You can also send jobs to campus printers from your own device or home by using Web Print.

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Residents | Services for You

Hardin Library provides a variety of services to help you succeed! picture of doctor's white coat

Your department has a specialist librarian
Every department is assigned a liaison librarian, who can help you with all of your questions about the library and its resources.

Evidence-based medicine resources
Hardin subscribes to DynaMed, the Cochrane Library, JAMAevidence, BMJ Best Practice, and more.

Board review materials
Board Vitals provides question banks, with feedback, for most specialty boards.

Assistance with literature searches and systematic reviews
The UI Libraries subscribe to hundreds of online databases, focused on a variety of disciplines and implementations, from point-of-care to basic science research. Your liaison can help you choose the right databases, the right headings, and the right strategy.
Health Sciences databases
All databases

Easy access to electronic journals and an app to help you read them on mobile devices
A-Z list of electronic journals – we may have other issues in print as well!
Browzine app for iOS, Android and Kindle lets you make a customized newsstand of journals to browse, read, and monitor.

Help with your systematic review or meta-analysis
The Institute of Medicine recommends working with a librarian or other information specialist to plan out your search strategy and to peer-review the final strategy used.

Work off-campus
All of our library resources are available off-campus but require authentication with your Iowa HawkID and password. Start at Hardin’s website.

Specialized guides to resources
Find quick help for your specialty, department, with publishing or other topics.

Free interlibrary loan and document delivery
If you need an article or book that the UI Libraries doesn’t have, we can get it for you, for free. And if you need an article that we only have in print, we will scan it for you. No limits on the number of requests!

EndNote Desktop and other citation management software
EndNote is freely available for residents, and your liaison can work with you to tame your references.

Mobile resources
Hardin subscriptions provide access to many mobile apps at no charge to you including UpToDate, DynaMed Plus, ClinicalKey, BMJ Best Practice and more.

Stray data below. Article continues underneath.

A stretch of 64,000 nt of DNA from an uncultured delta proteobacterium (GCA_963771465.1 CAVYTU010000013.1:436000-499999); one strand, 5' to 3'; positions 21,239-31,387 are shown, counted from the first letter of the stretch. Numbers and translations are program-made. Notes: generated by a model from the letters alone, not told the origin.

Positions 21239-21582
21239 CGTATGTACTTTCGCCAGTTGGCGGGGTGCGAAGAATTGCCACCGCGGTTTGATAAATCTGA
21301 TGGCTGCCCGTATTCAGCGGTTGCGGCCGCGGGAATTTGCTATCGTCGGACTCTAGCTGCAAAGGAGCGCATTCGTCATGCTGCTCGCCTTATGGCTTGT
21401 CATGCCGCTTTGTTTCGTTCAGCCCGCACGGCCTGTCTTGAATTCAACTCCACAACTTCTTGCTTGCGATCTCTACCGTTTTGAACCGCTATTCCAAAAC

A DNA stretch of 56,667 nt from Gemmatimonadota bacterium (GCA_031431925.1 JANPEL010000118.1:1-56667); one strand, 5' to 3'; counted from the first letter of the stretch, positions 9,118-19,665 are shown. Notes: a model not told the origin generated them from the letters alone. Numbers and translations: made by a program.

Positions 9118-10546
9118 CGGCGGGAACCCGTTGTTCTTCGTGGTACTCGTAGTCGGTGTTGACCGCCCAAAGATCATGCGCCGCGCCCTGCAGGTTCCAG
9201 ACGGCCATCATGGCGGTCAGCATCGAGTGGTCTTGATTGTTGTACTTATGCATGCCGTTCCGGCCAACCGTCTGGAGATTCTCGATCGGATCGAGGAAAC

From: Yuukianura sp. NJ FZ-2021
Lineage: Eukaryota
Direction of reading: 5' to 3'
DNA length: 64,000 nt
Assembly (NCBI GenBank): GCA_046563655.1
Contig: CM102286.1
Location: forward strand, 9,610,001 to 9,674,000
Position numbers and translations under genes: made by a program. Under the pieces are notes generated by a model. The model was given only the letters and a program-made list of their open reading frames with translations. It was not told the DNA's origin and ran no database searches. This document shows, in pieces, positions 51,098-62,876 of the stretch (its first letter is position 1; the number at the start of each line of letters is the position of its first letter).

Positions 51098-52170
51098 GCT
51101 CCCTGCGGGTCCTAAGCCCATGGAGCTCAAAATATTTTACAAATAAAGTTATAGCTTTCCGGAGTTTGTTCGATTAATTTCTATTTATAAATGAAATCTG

Hardin Open Workshops
Hardin librarians offer monthly workshops on topics like PubMed, EndNote, and avoiding predatory publishers. We can also bring any of our sessions to you individually or to your group.

Quick help when you need it
Whenever the library is open, we have trained reference staff available to answer questions by phone 319-335-9151, email lib-hardin@uiowa.edu or chat.

138 Health Science databases
Web of Science, Micromedex, and more!

Individual and group study/work space
Hardin has individual and small group studies, as well as study carrels and tables. The 24-hour study is available to any UI-affiliated user who registers to use it.

Books and DVDs for entertainment or families
As the 23th largest research library in the US/Canada, the UI Libraries system has 40,000+ DVDs and millions of books in many languages including Chinese, Japanese, Russian, and Arabic as well as a large collection of children’s books. Search the catalog to find them. Materials can be sent to Hardin Library for pickup.

New Resource: InCites

The UI Libraries recently obtained a license to InCites, a citation-based evaluation tool for academic and government administrators to analyze institutional productivity and benchmark output against peers in a national or international context. This resource enables rapid generation of reports, as it utilizes data from the Web of Science indexes already part of the UI Libraries collection. Below is a screenshot of the categories of reports available.

Includes people, organizations, regions, research areas, journals/books/conference proceedings, and funding agencies

 

 

InCites is available from the UI Libraries Databases A-Z list. In order to access this resource, an account is required. A previously created Web of Science account can be used or a new account can be created at the top right side of screen. If this resource is of interest to you, consider viewing additional training resources.

Please contact your subject librarian or the Hardin Library Reference desk with problems or questions.